Let us study and incorporate what he taught us about our approach to God. In his great confession of sin, he identifies our sins not according to the standards of the middle-class conscience, but by the Law of God: ‘We have followed too much the devices and desires of our own hearts, We have offended against thy holy laws…there is no health in us…’ He does not pretend that a mere outward confession is what is required, but ‘He pardoneth and absolveth all them that truly repent and unfeignedly believe his holy Gospel.’ And he gets us to pray for the gift of ‘true repentance and his Holy Spirit that those things may please him which we do at this present and that the rest of our life may be pure and holy…’

It is all very well for us to smugly criticise others, but if we fail to manifest the fruit of repentance and godly living we are hypocrites. How long is it since you have examined your own life, starting with the devices and desires of your heart? How many sins flourish there, secretly watered by you and never dealt with, never put to death, to use the violent and painful image of the New Testament? Greed, lust, covetousness, malice, jealousy, anger, hatred - these are some of the inward sins which need to be dealt with if we are to walk in the light. I think that they are present within us because I see them break out into ungodly displays often enough. But they start in the heart. Remember the great text that R.B.S.Hammond stood for: “Not everyone that saith unto Me, ‘Lord, Lord’, shall enter the Kingdom of Heaven; but he that doeth the will of My Father which is in heaven.”"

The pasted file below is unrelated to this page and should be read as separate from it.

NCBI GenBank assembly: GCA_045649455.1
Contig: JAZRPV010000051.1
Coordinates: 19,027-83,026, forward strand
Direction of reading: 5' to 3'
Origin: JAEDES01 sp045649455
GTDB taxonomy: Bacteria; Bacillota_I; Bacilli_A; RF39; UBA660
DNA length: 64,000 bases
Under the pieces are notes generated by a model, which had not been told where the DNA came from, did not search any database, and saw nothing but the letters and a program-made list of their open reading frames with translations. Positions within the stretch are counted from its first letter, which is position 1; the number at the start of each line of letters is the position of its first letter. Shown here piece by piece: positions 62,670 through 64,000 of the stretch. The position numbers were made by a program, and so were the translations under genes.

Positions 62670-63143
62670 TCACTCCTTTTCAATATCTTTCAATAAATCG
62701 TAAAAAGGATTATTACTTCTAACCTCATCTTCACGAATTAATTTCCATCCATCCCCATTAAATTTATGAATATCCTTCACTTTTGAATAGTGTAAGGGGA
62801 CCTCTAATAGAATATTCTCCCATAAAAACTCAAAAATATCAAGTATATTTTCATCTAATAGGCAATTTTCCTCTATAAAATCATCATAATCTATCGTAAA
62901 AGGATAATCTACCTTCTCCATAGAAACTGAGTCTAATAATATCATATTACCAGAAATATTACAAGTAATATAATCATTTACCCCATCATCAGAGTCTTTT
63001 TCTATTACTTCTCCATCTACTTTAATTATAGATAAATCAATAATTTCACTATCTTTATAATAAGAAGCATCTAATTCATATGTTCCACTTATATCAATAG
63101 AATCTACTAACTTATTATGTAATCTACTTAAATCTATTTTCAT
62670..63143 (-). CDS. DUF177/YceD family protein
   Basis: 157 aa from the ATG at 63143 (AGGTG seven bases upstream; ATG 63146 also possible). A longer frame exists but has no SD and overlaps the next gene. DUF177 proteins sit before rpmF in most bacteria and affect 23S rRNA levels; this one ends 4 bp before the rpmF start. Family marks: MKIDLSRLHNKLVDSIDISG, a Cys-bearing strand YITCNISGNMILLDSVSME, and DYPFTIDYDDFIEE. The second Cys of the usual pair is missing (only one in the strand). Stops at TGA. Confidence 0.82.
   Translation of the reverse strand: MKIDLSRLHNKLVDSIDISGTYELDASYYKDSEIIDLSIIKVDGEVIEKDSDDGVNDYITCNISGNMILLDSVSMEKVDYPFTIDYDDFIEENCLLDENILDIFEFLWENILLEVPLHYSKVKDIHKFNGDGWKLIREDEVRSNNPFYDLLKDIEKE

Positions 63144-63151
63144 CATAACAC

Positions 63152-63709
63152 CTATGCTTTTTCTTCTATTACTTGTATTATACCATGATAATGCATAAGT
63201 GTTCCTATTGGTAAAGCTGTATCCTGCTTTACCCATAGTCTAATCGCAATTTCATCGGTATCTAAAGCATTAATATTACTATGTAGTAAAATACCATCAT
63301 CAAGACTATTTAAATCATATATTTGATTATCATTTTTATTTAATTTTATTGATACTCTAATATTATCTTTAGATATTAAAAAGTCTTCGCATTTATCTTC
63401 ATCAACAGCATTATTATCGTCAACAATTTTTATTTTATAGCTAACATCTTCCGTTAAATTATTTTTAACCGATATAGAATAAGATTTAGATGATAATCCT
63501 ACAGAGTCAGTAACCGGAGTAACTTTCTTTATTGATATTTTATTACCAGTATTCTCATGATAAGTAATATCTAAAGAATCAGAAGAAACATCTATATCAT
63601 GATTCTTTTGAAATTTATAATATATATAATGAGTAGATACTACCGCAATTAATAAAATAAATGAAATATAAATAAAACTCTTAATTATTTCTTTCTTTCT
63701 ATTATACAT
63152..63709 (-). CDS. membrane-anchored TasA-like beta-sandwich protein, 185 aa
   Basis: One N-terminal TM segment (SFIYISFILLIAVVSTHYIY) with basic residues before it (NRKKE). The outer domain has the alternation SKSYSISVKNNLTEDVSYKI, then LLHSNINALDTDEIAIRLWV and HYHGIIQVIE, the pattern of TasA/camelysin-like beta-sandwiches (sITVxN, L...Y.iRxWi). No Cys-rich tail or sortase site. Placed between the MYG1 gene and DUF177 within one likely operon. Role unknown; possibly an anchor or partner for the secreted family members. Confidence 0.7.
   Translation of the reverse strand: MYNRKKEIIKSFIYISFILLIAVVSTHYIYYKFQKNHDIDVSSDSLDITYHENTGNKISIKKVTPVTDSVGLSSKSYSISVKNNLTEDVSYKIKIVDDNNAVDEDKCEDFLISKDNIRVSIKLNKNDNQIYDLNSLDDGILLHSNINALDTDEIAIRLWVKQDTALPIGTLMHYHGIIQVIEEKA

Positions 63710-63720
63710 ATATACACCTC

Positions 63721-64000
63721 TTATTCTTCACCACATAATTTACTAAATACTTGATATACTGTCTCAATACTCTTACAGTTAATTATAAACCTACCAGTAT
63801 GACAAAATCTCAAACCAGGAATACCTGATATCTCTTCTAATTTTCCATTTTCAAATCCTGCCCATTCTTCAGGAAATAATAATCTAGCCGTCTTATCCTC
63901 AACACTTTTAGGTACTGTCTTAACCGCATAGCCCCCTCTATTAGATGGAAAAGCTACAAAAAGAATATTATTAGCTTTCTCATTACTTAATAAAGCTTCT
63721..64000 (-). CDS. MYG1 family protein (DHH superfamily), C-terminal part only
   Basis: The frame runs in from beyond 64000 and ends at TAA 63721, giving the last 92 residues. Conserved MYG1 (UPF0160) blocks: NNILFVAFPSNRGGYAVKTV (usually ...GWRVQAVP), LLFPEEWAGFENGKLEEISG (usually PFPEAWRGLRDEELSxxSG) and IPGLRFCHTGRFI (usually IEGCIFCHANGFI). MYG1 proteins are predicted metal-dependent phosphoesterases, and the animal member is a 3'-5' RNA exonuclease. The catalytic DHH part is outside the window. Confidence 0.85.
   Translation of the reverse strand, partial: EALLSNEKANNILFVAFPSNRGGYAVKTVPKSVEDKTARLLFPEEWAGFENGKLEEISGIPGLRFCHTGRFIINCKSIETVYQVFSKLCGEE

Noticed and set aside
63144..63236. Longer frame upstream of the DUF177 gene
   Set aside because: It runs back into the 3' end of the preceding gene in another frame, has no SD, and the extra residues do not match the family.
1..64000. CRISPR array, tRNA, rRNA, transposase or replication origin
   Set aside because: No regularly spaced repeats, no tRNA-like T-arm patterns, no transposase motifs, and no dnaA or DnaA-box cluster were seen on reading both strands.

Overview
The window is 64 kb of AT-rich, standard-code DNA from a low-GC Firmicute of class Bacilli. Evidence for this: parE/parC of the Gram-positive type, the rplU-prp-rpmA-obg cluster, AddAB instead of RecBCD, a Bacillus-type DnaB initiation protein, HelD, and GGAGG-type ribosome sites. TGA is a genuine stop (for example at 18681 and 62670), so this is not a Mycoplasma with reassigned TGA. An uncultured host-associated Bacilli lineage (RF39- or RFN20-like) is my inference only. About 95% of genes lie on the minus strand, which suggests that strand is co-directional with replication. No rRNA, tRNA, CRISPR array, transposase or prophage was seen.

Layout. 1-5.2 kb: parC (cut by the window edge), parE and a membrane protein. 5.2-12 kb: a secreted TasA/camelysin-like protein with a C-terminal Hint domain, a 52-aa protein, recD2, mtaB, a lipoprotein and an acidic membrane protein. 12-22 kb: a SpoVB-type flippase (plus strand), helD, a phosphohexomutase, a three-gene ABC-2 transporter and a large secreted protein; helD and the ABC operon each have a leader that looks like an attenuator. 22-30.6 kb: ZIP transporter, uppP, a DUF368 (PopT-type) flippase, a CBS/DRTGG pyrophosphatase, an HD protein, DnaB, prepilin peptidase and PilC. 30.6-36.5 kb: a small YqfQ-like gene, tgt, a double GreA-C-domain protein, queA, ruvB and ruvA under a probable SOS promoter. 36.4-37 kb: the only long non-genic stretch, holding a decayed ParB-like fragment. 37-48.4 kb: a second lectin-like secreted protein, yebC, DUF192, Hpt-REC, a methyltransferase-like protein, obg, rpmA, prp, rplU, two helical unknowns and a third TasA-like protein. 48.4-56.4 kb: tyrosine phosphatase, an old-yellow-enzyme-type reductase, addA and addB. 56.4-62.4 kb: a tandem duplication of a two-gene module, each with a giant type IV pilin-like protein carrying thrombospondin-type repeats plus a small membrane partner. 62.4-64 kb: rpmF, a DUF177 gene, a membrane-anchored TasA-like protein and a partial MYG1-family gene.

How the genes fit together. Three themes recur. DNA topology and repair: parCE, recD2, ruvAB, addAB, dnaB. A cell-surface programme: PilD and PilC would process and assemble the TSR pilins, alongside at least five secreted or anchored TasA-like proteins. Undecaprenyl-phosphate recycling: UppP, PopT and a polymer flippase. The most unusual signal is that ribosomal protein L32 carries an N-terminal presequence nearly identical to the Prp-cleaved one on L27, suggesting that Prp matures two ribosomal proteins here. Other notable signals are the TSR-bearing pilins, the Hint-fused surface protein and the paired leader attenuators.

Monday, October 13, 2008

A tiny note on preaching

I preached yesterday. The first time for a month or so. Some aspects of delivery - not as smooth as I would have liked - remind me that some regularity in preaching is important. Preaching involves a skill factor which is maintained at a high level by actual preaching practice!